October 14, 2000 |
Ratko Tisanovic's eyes move unconsciously to his calloused hands as he ponders how his role in the brutal siege of Sarajevo changed his life. "Before the war, you couldn't find what we had anywhere else in Europe," recalls the former restaurateur who now earns barely enough from a sawmill job just outside Sarajevo to pay for the cigarettes that help take his mind off hunger and sorrow. "But we lost all of this because we went to war for a state of our own," he concedes.
July 19, 2000 |
Angry over the arrest of a Serbian militant who allegedly attacked ethnic Albanians, thousands of Serbs blocked roads Tuesday into their part of this Kosovo city and staged mass rallies to demand the man's release. French soldiers backed by six armored personnel carriers blocked the main bridge over the Ibar River, which divides the Serbian and ethnic Albanian communities, refusing to allow even U.N. employees to cross.
March 30, 2000 |
Her face was hidden by a screen, her voice scrambled electronically. Identified as Victim No. 50, she opened her private chamber of horrors Wednesday, telling the world how she and women like her were forced to become the sexual property of Bosnian Serbs. "They would point their finger: 'You, you and you,' " said the rape victim, who was 16 at the time of her Bosnian war ordeal.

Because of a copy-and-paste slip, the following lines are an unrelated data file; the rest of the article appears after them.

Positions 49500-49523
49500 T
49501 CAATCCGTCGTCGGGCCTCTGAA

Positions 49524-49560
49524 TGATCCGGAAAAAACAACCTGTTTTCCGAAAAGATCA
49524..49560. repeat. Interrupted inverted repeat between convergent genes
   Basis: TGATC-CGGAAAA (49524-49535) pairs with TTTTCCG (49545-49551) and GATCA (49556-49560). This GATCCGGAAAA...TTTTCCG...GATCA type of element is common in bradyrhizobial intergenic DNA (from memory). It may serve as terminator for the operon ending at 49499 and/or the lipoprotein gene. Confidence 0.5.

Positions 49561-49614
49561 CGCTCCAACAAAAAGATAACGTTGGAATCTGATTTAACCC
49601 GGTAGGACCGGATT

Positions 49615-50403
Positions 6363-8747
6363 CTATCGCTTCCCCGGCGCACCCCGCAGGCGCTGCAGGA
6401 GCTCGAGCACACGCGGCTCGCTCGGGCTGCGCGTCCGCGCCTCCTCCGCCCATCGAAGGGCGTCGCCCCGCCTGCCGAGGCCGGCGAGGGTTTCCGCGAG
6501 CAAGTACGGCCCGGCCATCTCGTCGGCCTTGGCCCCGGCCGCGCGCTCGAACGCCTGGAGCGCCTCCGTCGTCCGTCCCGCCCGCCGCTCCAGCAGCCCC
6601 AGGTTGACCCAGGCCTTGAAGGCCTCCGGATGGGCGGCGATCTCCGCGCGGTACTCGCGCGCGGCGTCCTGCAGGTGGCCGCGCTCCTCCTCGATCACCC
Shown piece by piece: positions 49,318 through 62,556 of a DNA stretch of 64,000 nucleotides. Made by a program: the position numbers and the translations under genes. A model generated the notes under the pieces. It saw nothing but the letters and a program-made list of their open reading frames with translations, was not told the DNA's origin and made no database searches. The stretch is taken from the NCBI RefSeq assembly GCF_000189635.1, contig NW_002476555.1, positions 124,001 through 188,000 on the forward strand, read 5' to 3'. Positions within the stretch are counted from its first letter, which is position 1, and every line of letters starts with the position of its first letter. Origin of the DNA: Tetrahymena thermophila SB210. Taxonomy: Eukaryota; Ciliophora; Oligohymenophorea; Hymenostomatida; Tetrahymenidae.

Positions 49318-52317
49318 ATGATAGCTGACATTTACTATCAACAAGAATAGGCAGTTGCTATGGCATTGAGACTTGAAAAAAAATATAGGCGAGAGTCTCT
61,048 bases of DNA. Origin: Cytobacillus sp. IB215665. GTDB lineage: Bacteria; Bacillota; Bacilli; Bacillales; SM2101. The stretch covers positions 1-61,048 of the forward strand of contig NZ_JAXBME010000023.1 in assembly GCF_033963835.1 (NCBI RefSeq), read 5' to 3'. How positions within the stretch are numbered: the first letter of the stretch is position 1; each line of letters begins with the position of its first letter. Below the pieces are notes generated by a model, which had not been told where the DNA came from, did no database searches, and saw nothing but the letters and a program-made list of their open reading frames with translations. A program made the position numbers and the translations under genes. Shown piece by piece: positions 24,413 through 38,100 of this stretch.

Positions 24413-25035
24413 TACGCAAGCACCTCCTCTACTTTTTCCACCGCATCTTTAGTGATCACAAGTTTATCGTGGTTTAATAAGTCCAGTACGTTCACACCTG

March 10, 2000 | ,
In a striking change from Washington's wartime sympathies, Secretary of State Madeleine Albright praised the leadership of the Serb-run half of Bosnia on Thursday, pronouncing it ahead of the rest of the country on political and economic reforms. With Bosnian Serb Prime Minister Milorad Dodik at her side, Albright said moderate forces in Republika Srpska, as the Serbian entity is known, "have been fighting the good fight. . . .
August 3, 1999 |
A former Bosnian Serb police commander was flown to The Hague on Monday, hours after his arrest by NATO peacekeepers in Bosnia, to stand trial on charges of enslaving and raping Bosnian Muslim women during the 1992-1995 war. Radomir Kovac, 38, was detained early Monday in his apartment in Foca in southeastern Bosnia-Herzegovina.
October 5, 1998 |
Sabira Pazarac's strength and persistence went a long way in keeping her family together. The Muslim seamstress opened her store almost every day of Bosnia-Herzegovina's 3 1/2-year war and furiously sewed clothes custom-ordered by the wives of the men who were, essentially, her Serbian captors. "People were saying: 'How can you work? They are rounding people up and shooting them, and you just sit behind your sewing machine,' " she said. "That is what sustained me.